Love on Campus

By William Deresiewicz
The American Scholar, Summer 2007

Edited by Andy Ross

ALook at recent movies about academics, and a pattern emerges. If the image of the absent-minded professor stood for benevolent unworldliness, what is the meaning of the new academic stereotype? Why are so many of these failed professors also failed writers? Why is professional futility so often connected with sexual impropriety?

The answers can be found in the way these movies typically unfold. The alcoholic, embittered, writer-manqué English professor who neglects his family and seduces his students is a figure of creative sterility, and he is creatively sterile because he loves only himself. Hence his vanity, pomposity, and selfishness; his self-pity, passivity, and resentment. Hence his ambition and failure. And thence his lechery, for sleeping with his students is a sign not of virility but of impotence.

Perhaps the most significant fact about the new academic stereotype and the narrative paradigm in which it is typically situated is that they are a way of articulating the superiority of female values to male ones: of love, community, and self-sacrifice to ambition, success, and fame.

So why are academics regarded as the most appropriate instrument for this lesson? The representative academic is always a professor of humanities. Of course, there are plenty of science professors in movies and books, but they are understood as scientists, not professors. Say the word professor, and the popular mind conjures up the image of a quotation-spouting bookworm. And it is that figure who has become an object lesson in the vanity of ambition.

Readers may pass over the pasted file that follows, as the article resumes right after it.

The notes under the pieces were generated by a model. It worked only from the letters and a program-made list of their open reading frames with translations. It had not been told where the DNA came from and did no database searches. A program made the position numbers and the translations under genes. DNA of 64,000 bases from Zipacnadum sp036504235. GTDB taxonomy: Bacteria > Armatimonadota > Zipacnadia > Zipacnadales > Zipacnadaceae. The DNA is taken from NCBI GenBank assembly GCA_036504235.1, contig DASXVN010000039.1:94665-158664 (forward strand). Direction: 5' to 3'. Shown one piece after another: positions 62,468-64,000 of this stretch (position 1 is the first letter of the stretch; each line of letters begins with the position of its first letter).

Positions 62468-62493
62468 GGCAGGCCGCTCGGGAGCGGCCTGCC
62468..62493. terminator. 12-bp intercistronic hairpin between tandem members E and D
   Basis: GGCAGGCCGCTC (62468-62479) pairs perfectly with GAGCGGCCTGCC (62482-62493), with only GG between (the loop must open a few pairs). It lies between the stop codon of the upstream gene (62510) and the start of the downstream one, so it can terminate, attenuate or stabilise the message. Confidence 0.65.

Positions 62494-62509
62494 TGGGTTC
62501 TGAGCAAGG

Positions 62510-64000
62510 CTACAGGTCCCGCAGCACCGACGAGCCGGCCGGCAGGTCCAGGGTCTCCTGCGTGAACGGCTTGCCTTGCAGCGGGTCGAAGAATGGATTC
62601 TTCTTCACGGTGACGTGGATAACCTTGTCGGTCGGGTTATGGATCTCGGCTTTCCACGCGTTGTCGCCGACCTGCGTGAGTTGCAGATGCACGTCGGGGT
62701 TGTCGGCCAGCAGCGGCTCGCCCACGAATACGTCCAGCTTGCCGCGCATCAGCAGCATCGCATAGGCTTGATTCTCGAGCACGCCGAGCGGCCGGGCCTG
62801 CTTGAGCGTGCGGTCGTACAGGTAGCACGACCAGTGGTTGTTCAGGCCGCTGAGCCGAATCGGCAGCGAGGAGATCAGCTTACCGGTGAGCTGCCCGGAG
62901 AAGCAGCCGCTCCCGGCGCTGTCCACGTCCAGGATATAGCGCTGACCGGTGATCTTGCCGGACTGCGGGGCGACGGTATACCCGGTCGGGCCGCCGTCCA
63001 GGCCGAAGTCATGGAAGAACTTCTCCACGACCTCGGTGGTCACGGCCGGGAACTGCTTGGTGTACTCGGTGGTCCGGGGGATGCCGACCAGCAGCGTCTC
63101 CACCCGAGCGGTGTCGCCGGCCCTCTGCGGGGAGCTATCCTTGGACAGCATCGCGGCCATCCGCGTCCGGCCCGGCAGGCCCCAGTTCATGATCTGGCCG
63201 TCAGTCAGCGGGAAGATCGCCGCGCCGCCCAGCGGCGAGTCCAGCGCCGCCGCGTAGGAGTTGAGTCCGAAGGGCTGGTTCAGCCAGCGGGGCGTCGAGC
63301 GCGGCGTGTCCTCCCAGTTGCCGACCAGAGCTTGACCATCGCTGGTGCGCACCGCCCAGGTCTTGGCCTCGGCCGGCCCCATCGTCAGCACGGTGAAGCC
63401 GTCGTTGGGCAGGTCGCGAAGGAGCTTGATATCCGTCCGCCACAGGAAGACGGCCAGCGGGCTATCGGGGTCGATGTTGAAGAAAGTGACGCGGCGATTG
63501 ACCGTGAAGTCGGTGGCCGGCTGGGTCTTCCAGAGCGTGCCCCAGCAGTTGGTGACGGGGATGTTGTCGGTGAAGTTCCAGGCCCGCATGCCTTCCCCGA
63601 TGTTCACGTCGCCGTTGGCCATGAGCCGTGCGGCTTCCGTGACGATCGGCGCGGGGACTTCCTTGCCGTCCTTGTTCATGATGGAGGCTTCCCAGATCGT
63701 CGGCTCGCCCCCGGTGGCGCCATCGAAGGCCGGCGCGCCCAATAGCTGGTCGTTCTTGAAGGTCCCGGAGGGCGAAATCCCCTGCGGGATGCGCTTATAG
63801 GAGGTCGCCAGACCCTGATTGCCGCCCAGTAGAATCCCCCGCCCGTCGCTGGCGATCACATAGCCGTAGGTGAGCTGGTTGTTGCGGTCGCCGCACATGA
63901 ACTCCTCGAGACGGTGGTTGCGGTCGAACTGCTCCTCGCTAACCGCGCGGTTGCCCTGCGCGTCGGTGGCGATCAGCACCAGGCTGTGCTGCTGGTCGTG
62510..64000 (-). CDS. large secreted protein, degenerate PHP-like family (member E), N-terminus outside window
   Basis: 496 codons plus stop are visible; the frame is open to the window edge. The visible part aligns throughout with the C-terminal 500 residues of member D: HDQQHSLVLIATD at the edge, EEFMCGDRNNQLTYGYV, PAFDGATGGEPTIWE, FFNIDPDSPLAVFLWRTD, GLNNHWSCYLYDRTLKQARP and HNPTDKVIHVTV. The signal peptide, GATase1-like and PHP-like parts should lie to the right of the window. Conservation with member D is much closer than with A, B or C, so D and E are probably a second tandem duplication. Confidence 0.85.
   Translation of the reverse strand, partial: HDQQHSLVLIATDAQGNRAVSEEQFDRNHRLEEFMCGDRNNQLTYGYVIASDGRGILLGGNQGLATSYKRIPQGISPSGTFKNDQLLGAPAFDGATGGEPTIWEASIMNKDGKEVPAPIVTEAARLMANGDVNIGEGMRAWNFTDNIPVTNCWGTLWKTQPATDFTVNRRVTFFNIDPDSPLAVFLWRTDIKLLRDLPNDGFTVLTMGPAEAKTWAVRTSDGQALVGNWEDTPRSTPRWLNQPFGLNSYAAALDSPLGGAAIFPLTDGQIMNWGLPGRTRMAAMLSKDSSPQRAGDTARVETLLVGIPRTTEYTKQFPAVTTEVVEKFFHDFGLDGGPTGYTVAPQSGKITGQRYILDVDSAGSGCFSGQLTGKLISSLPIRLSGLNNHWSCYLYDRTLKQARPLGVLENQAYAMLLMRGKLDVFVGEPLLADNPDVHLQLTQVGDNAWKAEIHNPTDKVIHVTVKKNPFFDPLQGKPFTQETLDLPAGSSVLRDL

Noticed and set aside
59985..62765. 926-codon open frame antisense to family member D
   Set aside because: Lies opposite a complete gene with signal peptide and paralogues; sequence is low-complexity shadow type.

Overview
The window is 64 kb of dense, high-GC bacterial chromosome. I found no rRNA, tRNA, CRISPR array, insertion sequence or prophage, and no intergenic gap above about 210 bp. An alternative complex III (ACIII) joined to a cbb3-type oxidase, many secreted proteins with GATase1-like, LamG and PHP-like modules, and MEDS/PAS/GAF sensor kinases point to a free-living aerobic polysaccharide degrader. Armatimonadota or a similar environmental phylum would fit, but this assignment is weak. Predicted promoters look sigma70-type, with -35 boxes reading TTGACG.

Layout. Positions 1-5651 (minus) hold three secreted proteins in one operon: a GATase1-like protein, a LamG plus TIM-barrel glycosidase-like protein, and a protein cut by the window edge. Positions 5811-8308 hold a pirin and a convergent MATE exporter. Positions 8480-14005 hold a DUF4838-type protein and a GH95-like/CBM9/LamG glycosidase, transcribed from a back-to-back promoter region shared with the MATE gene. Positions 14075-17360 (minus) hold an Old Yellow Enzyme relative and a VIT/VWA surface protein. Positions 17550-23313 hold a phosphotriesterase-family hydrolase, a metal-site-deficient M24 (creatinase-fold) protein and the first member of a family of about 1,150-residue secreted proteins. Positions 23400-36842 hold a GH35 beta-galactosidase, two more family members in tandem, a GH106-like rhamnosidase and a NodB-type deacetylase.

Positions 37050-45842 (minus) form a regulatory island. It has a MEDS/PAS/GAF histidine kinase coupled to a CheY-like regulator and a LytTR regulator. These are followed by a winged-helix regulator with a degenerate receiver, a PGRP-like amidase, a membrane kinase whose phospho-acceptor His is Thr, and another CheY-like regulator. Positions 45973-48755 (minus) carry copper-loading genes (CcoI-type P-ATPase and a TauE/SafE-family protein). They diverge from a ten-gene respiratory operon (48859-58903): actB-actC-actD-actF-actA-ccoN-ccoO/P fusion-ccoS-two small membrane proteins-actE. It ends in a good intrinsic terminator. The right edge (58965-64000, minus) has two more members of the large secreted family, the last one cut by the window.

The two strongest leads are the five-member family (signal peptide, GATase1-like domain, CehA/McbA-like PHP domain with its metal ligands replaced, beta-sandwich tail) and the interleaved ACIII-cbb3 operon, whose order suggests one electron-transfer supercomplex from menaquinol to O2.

There are larger reasons for the rise of the new academic stereotype. The existence of academia irritates Americans' insistence on equality. At the same time, as American society has become more meritocratic, people want that advantage for themselves or their children. Universities are playing an ever-more conspicuous role in creating the larger social hierarchy that everyone wants to climb.

But the one respect in which the new academic stereotype departs most radically from current reality has to do with sex. One of the things nearly all professors in movies and novels have in common is that they sleep with their students.

Why has this idea of universities as dens of vice arisen in the last few decades? First, coeducation. Coed colleges have existed since the early 19th century, but the great wave of coeducation at the nation's elite private schools did not hit until the late 1960s. Another upheaval was under way by then: the sexual revolution. Suddenly, professors had access to large numbers of young women, and just as suddenly, young women were asserting their sexuality with new freedom and boldness. People drew the inevitable conclusion.

The situation is heightened and made ironic by two other recent developments. The baby-boom generation has put pressure on universities to revert to acting in loco parentis. Professors are surrogate parents, and the raising and casting out of the specter of the sexually predatory academic may be a way of purging the anxiety that transaction evokes. But the feminist campaign against sexual harassment has turned universities into the most anxiously self-patrolled workplace in American society.